Going after some more of the best? of the best? of the best?……… in the financial Meltdown!
Tag: U.S. economy
Apr 21 2010
Oct 07 2008
Barbarus hic ego sum, quia non intelligor illis. – Ovid
With the economy imploding, and the wars, and crimes, and torture, and impotent political posturing — even as the pockets of the people are picked on a daily basis — there is a time, there must be a time for beauty, for a time apart the madness. We must remember what our humanity is, and why we even bother with the onus of civilization, with its exploitation and its barbarism.
Jean-Jacques Rousseau, in his famous essay, “Discourse on the Arts and Sciences,” provocatively asked whether it wasn’t such condolences that bound us ever tighter to the chains of oppression:
Sep 30 2008
While many of us find ourselves swallowed up by the panic stimulated by 24-hour news cable services and the dying daily press, when we consider the current credit crunch and threats of doomsday, it is important to get some perspective on what is really happening.
History provides us that perspective. The following description of the famous economic panic that followed the collapse of the speculative bubble that surrounded railway expansion in Britain in the mid-nineteenth century presents an illustrative example.
The economist writing here looked back at this famous economic collapse and drew some serious conclusions. The parallels between then and now are striking, even if “then” was over 150 years ago (emphases added):
Sep 29 2008
And that’s a pleasant way to describe the bailout in the works by the corrupt politicians of the United States, these narcissistic, craven sellouts, who couldn’t bring themselves to stop their own country from invading another and killing 100,000s and displacing millions more, who couldn’t stop their military interrogators and gestapo-like spies from torturing thousands. These moral zeros are about to send something just under a trillion dollars to the scions of finance capital. These latter have lived high off the hog, raking in millions, and in some cases billions of dollars, off a pyramid credit scheme, leaving us — the suckers — to pay up for a generation or more when their con finally went spectacularly bust, unraveling into a wilderness of economic “instruments” and “derivatives” so convoluted and intertwined that no one could ever untangle it.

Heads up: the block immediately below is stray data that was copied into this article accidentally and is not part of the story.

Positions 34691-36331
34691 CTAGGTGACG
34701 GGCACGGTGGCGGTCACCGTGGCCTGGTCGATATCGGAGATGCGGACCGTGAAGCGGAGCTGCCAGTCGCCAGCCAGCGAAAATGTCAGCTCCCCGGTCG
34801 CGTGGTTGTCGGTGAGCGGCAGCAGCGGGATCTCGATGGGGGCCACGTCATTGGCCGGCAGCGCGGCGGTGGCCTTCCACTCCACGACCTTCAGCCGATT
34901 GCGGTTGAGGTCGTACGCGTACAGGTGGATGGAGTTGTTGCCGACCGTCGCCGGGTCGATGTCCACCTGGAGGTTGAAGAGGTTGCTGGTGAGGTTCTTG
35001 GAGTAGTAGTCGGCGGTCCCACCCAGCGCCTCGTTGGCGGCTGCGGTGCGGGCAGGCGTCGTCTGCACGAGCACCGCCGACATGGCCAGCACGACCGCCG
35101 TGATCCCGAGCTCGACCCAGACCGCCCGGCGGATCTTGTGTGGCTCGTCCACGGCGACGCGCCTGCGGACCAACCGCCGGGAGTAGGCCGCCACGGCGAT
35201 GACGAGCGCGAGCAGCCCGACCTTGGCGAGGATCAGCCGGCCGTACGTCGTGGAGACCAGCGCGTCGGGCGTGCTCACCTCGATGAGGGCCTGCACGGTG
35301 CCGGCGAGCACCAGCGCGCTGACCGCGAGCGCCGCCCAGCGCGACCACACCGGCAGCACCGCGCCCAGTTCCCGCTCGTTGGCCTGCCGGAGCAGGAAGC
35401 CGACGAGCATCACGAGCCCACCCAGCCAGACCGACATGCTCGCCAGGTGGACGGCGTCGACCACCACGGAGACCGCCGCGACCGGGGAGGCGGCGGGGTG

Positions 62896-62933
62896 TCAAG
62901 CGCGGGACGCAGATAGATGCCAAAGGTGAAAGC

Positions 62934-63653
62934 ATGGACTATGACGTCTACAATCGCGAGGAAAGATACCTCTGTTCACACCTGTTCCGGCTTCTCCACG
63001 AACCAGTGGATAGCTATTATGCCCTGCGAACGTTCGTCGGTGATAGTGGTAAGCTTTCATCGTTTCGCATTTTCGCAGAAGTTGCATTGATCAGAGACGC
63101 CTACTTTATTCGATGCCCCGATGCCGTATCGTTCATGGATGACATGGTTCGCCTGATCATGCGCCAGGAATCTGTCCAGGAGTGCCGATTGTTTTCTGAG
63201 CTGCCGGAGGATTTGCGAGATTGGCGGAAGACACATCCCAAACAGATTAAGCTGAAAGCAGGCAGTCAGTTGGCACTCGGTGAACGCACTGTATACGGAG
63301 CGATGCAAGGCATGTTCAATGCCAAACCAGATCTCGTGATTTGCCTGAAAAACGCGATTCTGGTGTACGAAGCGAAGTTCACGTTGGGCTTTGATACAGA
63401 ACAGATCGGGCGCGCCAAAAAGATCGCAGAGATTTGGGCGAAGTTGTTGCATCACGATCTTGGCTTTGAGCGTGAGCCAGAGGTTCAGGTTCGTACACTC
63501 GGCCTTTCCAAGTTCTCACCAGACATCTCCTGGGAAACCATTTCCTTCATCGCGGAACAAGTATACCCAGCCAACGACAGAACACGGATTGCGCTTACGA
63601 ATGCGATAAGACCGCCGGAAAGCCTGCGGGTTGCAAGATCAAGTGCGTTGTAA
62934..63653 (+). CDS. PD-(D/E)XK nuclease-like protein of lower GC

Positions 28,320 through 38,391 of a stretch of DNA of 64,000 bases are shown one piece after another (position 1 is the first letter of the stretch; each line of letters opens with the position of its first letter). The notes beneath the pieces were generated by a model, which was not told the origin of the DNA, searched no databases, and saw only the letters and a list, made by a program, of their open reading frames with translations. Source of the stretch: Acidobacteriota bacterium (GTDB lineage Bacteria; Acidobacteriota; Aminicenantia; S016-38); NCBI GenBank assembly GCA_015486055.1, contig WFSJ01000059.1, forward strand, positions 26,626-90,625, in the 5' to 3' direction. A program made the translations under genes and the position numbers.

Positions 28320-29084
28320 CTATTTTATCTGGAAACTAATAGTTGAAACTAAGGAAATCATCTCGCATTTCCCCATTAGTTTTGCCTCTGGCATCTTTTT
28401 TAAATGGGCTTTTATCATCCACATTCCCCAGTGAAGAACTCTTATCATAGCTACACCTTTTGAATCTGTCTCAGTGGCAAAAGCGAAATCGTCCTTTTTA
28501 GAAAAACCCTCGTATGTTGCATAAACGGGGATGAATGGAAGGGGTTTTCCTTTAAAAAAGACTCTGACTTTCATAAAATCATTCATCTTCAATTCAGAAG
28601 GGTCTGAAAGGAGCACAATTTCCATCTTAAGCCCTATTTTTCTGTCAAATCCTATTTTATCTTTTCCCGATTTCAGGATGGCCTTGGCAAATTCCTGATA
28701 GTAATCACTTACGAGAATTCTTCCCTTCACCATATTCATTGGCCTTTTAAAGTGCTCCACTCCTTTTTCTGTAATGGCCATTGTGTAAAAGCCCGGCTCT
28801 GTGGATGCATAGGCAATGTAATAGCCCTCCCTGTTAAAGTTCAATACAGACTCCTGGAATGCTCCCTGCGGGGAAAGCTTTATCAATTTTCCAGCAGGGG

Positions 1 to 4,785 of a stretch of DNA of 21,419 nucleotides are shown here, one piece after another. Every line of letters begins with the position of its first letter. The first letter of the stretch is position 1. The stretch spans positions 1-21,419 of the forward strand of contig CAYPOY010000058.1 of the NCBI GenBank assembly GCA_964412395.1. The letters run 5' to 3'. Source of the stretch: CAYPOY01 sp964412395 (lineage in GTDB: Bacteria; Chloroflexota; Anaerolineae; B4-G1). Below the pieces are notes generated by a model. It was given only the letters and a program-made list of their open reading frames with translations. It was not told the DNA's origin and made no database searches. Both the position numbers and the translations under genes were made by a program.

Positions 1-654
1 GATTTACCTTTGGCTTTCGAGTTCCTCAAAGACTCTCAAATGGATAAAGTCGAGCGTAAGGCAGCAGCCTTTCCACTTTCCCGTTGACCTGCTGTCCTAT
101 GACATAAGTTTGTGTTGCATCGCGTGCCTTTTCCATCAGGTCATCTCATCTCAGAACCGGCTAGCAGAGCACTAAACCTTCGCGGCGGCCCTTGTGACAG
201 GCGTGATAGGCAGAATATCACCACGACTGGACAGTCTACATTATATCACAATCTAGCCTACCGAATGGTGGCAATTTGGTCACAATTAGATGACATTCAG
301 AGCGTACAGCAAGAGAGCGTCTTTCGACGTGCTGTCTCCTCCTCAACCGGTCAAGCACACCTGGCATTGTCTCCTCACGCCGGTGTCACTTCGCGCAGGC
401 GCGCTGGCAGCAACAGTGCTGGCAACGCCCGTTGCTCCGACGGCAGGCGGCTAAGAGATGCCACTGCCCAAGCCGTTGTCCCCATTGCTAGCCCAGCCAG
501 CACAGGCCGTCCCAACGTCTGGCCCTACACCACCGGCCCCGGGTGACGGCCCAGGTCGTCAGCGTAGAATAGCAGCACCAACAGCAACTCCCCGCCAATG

Jan 18 2008
OK, so the Washington Post article today doesn’t stay “steal.” The headline reads Dire Year on Wall Street Yields Gigantic Bonuses. And how big were these bonuses? Reportedly larger than the GNP of of Sri Lanka, Lebanon or Bulgaria, oar more precisely, $39 billion dollars in year-end bonuses for the top five Wall Street firms. Meanwhile, shareholders in three of these five firms lost $80 billion dollars.
Now I know that economics is supposed to be the “dismal science,” but who knew how dismal? The shareholders of these companies may want to pause and consider the math. The money out of shareholder pockets, much of which comes from institutional investments by union funds, IRA mutual funds, state retirement agencies, etc., goes directly into the pockets of a handful of the super-rich. Meanwhile these same firms plan to ax “at least 4,900 jobs as losses mount from the collapse of the subprime mortgage market.”
Ah, this is capitalism.